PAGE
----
In its “fesoterodine hydrogen fumarate” decision, the German BGH has specified the requirements for the notification of a service invention. In addition, the BGH decided that assignment does not constitute a sham transaction if it makes it possible for both parties to apply for industrial property rights.
In this interesting case “Fesoterodine Hydrogen Fumarate” (X ZR 148/17), the Federal Court of Justice (BGH) explained the requirements for the notification of a Employee’s invention in detail and as guiding principle decisions.
According to German § 5 ArbEG, an employee is not only required, but even obliged, to immediately report the Employee’s invention to his employer. The Employee’s inventor has no right to choose whether he/she reports a Employee’s invention to his/her employer in compliance with the requirements of § 5 ArbEG or a company improvement suggestion or result. This leads in practice again and again to disputes such as the present one.
Facts: The notification of the Employee’s invention
In the present case, the applicant was a pharmacist who, as an employee, made an invention for pharmaceutical compositions containing fesoterodine ‘fesoterodine hydrogen fumarate’. As usual in such a case, several employees and also departments of the company were involved.
In January 2005, the plaintiff sent a letter to the then head of the patent department about the invention “fesoterodine hydrogen fumarate”, explaining the subject matter of the invention, background and how it came about. He described various formulation concepts, processes and dosage forms.
Under the heading “patent aspects” he explained to what extent patentable facts could be derived from the development work, which would require careful examination. The working groups “Formulation” and “Analytics” were involved in the development. For the “formulation” group, of which he himself was a member, the plaintiff proposed a percentage share of the inventor.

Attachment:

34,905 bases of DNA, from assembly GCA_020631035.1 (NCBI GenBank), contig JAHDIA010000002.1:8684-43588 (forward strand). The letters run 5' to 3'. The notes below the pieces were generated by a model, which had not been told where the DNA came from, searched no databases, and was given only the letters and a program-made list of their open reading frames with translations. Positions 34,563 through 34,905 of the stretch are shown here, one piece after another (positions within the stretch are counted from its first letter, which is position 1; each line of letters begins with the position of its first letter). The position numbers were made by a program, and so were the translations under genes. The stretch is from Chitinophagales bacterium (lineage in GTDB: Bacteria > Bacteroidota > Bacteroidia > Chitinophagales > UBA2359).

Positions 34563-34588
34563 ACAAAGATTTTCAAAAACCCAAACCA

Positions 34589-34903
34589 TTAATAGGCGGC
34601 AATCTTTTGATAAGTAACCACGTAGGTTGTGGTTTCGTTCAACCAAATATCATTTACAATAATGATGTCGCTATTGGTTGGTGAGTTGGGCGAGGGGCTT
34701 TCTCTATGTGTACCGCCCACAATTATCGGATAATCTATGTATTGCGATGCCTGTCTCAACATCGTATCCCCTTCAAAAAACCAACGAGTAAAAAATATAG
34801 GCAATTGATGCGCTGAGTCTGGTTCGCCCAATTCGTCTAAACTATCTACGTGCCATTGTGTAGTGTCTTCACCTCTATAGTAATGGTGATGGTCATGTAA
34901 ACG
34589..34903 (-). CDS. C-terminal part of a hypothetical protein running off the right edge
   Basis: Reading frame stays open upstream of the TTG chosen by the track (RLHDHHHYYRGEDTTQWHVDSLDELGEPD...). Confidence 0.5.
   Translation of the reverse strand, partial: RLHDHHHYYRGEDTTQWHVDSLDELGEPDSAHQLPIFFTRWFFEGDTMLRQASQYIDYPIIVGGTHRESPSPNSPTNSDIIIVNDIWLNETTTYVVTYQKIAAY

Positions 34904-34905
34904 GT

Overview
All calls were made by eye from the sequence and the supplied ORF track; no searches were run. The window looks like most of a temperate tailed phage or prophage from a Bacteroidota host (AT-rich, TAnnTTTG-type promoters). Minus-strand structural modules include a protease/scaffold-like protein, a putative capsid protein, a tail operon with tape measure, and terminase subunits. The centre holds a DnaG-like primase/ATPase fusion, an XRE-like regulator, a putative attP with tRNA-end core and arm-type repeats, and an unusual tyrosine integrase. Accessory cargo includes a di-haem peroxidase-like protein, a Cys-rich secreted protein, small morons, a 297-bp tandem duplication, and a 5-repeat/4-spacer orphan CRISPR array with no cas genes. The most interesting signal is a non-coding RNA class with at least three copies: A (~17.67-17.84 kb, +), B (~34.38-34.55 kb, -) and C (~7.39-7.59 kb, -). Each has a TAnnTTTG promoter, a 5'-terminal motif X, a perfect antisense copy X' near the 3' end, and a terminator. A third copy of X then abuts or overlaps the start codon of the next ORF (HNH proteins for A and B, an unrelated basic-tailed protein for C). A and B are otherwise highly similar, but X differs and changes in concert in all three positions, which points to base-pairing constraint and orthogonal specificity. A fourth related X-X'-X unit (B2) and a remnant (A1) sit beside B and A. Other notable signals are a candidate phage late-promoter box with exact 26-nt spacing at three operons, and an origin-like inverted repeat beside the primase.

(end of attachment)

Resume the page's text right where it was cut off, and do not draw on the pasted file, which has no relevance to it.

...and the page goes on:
It was not until April 2015 that the plaintiff was requested by the company to file an invention disclosure using the form commonly used in the company, which he complied with within a few days. The company made full use of the invention and applied for industrial property rights to it.
Invention disclosure by letter or by form?
The time of the invention disclosure was a matter of dispute between the plaintiff and the company: was the letter of January valid or was the form only valid in April?
This is an important question both for the compensation of the service invention and with regard to further assigned claims of one of the employees involved. Above all, however, in the present case, property rights were also applied for in the U.S.A. for the invention. This also concerned the claim of the plaintiff against the U.S. Patent Office to be registered as co-owner in the transcription of the patent and the patent application.
Court of appeal must decide again
The court of appeal had considered the letter of January as a separate written invention disclosure according to § 5 (1) ArbNErfG aF to be fulfilled and had referred in its reasoning to the fact that the plaintiff had referred to completed findings, ergo there was no interim result, and above all that he had named his own share as co-inventor as well as the co-inventors also involved.
The BGH dismissed this. In particular, the Court of Appeal should have considered that the plaintiff himself had suggested a careful examination of the patentable facts. Such a passage in the notification of an Employee’s invention does not necessarily contradict the result found by the Court of Appeal, the BGH stated. However, in the context of the assessment of the facts of the case which is incumbent on it (§ 286 ZPO), the Court of Appeal should have dealt with them and justified why it considered the passages of the letter referred to by it to be decisive.